Somewhere in Middle America
-Kathryn J Bacasmot
Living on the East Coast for the past five years has given me plenty of practice in verbally defending my home state, Nebraska. I have honestly grown to relish the laundry list of questions, the looks of disbelief, and the subsequent thinly veiled attempts to recover and come off sounding politely intrigued: “You’re from where? Oh…really? I thought you were from somewhere around here! So…what’s Nebraska like? Is it next to Tennessee? I’m horrible with geography” (self-deprecation = extra point).
Casual observation might leave a monotonous first impression as seemingly endless rows of corn, soybeans, or just vast plots of flat earth, grate on the eyeballs of the I-80 driver. I might have even heard it compared to the constant drip from the leaky upstairs bathroom faucet. But, I like to think of my Nebraska as a long, stunning, piece of minimalist music. It is the land that forces you to really stop and look – the kind of looking that goes beyond just seeing. You cannot rely upon it to tell you everything. You have to bring something of yourself to it, and it meets you halfway.
Omaha, my hometown, is exceptional, for a city of its size (roughly 500,000 within the city limits and 800,000 in the greater metro area), for its love of the arts. I was fortunate to see, and meet, musicians like Yo Yo Ma, Emanuel Ax, and Joshua Bell, as a kid. Additionally, there was KVNO, the local “classical” station, which was on in our house nearly 24/7.
KVNO, like the state from which it broadcasts, has an aura of immediate accessibility thanks to the casual, down-to-earth, demeanor of its disc jockeys. Unlike some of the more, shall we say, “self-consciously sophisticated” mannerisms displayed on the airwaves in some major urban centers in which I have lived, the announcers at KVNO spoke about classical music in the same tone that one would speak about the weather report, or the traffic. To me this still seems right. Classical music, after all, is not an exotic bird of paradise, but something familiar to those of us who love it. It is something we carry around with us like an old, beat up, paperback, copy of a favorite book nestled in a backpack.
So, by the time I heard From the Top broadcasting on the airwaves, my hometown classical radio station had already primed me for talking about Chopin and tennis in the same breath and tone of voice. I certainly was already familiar with Christopher O’Riley, who I had heard perform the Brahms Piano Concerto No. 2 with the Omaha Symphony Orchestra when I was twelve years old. In fact, he was the reason I decided to become very serious about music, taking it from a thing I loved to a lifelong passion, and bringing the New England Conservatory of Music (his alma mater, and now mine, too) to my attention. If you would have told me as a teenager that I would become a colleague with the pianist I admired, and an employee of the show I adored, I would have looked at you like you were nuts. But, fast forward a decade and both have become true. Let that be a lesson to you, kids: nothing is impossible.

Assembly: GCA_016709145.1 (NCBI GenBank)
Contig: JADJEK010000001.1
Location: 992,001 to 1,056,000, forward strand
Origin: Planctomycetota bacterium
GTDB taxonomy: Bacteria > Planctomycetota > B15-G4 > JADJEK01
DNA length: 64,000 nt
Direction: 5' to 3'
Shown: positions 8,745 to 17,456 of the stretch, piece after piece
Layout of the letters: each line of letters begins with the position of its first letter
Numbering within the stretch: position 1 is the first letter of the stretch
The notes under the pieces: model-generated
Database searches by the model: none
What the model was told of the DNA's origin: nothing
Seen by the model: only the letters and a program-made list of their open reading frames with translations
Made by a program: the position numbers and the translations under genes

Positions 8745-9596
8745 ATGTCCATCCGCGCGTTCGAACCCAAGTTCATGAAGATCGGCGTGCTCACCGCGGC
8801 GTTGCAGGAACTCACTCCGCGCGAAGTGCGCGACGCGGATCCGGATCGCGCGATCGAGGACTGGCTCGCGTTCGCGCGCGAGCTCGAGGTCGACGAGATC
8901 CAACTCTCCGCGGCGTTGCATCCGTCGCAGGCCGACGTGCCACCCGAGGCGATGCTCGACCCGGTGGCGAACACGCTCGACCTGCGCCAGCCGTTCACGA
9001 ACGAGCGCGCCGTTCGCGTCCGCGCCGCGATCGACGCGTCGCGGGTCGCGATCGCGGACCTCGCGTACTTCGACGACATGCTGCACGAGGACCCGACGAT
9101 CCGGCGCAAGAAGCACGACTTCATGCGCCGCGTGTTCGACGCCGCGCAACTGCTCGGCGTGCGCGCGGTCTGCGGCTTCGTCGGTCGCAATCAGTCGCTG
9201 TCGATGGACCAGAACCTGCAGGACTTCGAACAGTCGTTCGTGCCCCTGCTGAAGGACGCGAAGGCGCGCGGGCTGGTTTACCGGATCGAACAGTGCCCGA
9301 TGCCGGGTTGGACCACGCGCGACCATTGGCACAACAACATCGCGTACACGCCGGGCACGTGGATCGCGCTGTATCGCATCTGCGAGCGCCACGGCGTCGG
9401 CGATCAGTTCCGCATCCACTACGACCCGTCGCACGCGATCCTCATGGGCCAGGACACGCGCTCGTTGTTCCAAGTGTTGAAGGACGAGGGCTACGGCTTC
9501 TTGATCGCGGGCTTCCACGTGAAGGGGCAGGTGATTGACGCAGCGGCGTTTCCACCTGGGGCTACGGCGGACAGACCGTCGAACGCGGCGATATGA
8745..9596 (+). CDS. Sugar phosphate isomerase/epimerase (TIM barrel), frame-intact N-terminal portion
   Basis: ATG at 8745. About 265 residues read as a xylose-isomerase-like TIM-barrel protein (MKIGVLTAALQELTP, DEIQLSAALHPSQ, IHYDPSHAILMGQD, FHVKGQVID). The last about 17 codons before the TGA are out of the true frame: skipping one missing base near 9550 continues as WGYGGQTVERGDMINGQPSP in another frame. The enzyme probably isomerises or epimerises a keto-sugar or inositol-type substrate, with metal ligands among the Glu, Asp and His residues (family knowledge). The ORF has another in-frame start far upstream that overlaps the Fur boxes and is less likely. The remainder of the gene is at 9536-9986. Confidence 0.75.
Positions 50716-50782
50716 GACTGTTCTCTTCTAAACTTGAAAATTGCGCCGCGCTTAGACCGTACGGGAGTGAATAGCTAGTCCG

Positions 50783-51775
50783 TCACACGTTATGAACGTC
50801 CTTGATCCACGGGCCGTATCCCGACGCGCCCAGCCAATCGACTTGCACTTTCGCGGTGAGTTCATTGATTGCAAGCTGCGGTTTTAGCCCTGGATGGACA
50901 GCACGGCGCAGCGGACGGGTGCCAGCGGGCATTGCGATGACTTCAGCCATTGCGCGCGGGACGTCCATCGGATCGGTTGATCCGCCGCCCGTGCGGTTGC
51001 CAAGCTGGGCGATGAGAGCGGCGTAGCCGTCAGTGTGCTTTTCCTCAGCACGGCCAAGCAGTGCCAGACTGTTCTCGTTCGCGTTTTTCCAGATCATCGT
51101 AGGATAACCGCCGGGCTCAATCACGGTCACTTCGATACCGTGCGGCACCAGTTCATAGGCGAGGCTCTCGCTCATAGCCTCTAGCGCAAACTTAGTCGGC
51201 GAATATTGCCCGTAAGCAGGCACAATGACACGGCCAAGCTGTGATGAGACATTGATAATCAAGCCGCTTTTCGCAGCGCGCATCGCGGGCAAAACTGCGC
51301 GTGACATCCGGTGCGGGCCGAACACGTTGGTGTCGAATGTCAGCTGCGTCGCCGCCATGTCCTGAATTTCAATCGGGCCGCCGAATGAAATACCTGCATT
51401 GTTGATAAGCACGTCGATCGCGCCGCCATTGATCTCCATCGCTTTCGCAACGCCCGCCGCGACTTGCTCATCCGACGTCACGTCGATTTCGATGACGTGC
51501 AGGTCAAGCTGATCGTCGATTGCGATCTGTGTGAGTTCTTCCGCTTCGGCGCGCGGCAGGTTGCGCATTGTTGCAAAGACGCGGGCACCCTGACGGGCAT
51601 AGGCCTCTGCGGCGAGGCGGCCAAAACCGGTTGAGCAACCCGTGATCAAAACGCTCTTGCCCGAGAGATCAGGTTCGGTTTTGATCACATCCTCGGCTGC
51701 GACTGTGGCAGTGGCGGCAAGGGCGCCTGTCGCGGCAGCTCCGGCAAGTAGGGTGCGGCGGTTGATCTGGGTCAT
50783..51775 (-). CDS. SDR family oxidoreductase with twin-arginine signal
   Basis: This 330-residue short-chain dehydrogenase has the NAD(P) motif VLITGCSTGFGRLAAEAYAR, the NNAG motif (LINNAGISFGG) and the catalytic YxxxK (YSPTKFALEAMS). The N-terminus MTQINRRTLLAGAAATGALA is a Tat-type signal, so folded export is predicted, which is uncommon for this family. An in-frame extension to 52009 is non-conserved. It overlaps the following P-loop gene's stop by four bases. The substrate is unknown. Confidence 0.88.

Now it has all come full circle. From the Top has traveled to my hometown, Omaha, Nebraska, and taped a show that will be broadcast on the radio station on which I heard my first From the Top broadcast. Christopher O’Riley was on stage, just like when I was twelve, but this time he knows my name.
Young Nebraska musicians continue to derive all they can from the rich arts community amongst the Great Plains, just like I did back in my student days. They, too, benefit from the down-to-earth spirit transmitted through how classical music is spoken about, and in being able to have accessibility and immediate community with local professional musicians pursuing vibrant careers.
And in a way, aren’t young “classical” musicians like Nebraska? They are sometimes glossed over, or outright forgotten about, in favor of their peers pursuing more attention grabbing, flashy, things like football. Yet, their musical lives have unfathomable depths to reveal if the time is taken to stop and listen – the kind of listening that goes beyond just hearing.
Be sure to tune-in to From the Top’s broadcast from Omaha, NE the week of September 21. Also available online at www.fromthetop.org.
Kathryn J Bacasmot is a pianist/harpsichordist, musicologist, freelance writer, and former From the Top employee. She received her Masters in Musicology at the New England Conservatory of Music with her thesis on Björk Guðmundsdóttir and aspects of the female experience in her fifth studio album, Medúlla. In her spare time she works hard to dispel East coast myths and misconceptions regarding her beloved hometown, Omaha, NE. Visit her blog at: http://piecesofmoments.wordpress.com/